"Phase Plane Cake Decorator", the new album of rough and thorny drone music by Ophibre (aka artist and audio engineer Benjamin Rossignol), consists of four pieces of sensual, lysergic stasis that seep into one’s subconscious like a half-remembered dream. Each piece burrows deep into a single sound-world; the centerpiece track from which the album gets its title kicks things off with monolithic sheets of oscillator fuzz and sand-blasted guitar squall that extend outward in a spiraling uniform-density torrent. When the hailstorm subsides, Ophibre scales back the aggression while maintaining an implacably raw tension… synth and feedback loops throb through the next three pieces, seeming to conceal jagged edges beneath their ambient/minimal exterior.
Rossingol explains what he’s up to: “Several years ago, I was participating in medical studies to get by. One such study involved an MRI. At some point while I was in the chamber of the machine, I couldn’t tell if I was hallucinating or not, but I started hearing other sounds above the magnet… sounds that complimented the terrifically terrible drone of the big magnet. All the while, I was not sure if I was composing these experiences, or if they were actually happening around me. I wanted to try mimic that experience of trance, of filling in some form of minimal drowsy terror with one’s own tones and noises.”
“Monolithic rumble music… on the surface it seems not a lot is happening, but deep down, behind the cracks, things move solemnly ahead, with some variations like insects crawling all over the space.” – Vital Weekly
“(This album) draws from Rossignol’s experience with an MRI machine while he was participating in a few medical studies to help pay the bills. The first track is a screeching rasp of magnetic noise, particle accelerated vibration, and hurricane fury that’s well-suited to the likes of Birchville Cat Motel and Hototogisu; but after this 15 minute blast of noise, Ophibre’s sublime, yet gritty dronescaping takes over with mirrored tones and hazy echoes that appear like the tracers from a bad drug reaction, flickering upon his murky immersions.” – Aquarius Records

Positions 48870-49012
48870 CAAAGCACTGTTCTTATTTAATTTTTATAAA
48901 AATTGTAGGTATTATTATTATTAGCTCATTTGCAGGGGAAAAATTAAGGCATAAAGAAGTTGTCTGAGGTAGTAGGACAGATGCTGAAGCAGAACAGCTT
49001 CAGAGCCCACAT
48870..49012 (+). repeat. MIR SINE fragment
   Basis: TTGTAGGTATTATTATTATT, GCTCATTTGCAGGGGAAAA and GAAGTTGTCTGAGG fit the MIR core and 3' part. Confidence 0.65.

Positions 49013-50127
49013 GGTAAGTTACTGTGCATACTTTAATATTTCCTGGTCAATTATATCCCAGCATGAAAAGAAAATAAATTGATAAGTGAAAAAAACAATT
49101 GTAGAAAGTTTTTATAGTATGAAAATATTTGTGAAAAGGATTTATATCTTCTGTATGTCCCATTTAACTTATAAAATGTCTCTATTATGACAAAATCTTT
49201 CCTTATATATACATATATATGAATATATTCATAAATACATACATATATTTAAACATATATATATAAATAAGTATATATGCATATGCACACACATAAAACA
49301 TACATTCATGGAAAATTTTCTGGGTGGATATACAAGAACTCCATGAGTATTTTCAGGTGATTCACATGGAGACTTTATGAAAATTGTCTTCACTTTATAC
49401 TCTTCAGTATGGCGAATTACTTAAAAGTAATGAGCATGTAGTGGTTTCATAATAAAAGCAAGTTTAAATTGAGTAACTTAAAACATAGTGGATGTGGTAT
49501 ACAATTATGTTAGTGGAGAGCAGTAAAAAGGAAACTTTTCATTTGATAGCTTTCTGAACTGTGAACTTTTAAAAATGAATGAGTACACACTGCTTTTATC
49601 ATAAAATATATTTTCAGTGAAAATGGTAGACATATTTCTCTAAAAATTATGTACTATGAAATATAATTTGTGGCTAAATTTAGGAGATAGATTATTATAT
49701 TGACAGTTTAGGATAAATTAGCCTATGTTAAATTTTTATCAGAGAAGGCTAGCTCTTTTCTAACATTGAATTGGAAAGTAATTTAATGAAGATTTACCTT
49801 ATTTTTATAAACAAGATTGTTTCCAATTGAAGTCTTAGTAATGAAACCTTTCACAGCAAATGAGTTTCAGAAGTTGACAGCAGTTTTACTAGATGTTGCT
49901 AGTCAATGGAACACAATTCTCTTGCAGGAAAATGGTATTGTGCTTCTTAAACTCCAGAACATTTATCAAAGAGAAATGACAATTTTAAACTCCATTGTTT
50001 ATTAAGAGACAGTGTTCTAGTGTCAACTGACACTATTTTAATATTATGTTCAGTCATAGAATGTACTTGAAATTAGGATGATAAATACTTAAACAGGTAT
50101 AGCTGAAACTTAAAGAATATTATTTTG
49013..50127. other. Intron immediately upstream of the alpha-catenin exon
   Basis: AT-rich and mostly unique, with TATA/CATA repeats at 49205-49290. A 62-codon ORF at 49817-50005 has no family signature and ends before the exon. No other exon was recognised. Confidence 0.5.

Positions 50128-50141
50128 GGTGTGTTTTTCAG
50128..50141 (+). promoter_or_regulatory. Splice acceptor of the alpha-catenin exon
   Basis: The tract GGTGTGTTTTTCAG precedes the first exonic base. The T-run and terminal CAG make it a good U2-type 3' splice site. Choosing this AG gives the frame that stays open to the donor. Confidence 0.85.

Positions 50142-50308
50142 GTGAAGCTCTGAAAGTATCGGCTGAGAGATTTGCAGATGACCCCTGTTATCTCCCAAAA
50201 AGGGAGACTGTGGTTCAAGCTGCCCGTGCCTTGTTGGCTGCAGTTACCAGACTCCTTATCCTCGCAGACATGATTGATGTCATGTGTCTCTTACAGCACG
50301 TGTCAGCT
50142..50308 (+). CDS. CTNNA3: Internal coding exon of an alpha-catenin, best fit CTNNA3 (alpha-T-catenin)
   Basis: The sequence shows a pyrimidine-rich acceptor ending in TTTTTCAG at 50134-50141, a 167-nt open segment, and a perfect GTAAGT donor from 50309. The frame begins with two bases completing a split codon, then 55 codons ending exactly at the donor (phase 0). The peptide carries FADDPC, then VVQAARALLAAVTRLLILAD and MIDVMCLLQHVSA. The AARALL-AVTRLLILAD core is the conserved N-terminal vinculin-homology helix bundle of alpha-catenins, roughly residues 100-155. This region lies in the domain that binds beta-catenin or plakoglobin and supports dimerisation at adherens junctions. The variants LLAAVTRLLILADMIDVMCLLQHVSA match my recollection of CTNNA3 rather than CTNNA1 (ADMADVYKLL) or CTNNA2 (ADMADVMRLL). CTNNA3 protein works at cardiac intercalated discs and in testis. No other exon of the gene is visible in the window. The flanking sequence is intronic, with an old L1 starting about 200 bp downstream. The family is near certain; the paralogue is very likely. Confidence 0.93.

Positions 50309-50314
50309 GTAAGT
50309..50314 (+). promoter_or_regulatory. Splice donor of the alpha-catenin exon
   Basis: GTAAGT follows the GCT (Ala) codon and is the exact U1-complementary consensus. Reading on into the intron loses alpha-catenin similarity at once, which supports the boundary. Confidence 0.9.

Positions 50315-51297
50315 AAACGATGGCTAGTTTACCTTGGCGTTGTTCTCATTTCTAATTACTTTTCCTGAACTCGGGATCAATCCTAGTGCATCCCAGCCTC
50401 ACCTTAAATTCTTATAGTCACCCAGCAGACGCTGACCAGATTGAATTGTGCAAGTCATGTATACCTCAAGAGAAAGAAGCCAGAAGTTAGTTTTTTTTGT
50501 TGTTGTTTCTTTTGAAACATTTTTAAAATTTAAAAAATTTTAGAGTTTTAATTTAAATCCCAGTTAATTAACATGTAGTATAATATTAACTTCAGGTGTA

“Rossignol builds all his own devices and, much like fellow Intransitive artist Nerve Net Noise, sees them as a form of personal expression. Also like Nerve Net Noise, this is synth music that is as far away from Kosmische as you can get. Grimy, distorted textures dominate, sounding more like an overdriven guitar or organ played with exceptional control than any classic synthesizer module. Rossignol’s pieces are teeming with detail and minute changes, full of activity but clear and balanced.” – Paris Transatlantic
released September 1, 2010
Originally published as a CDR in a limited edition of 100 copies.
all rights reserved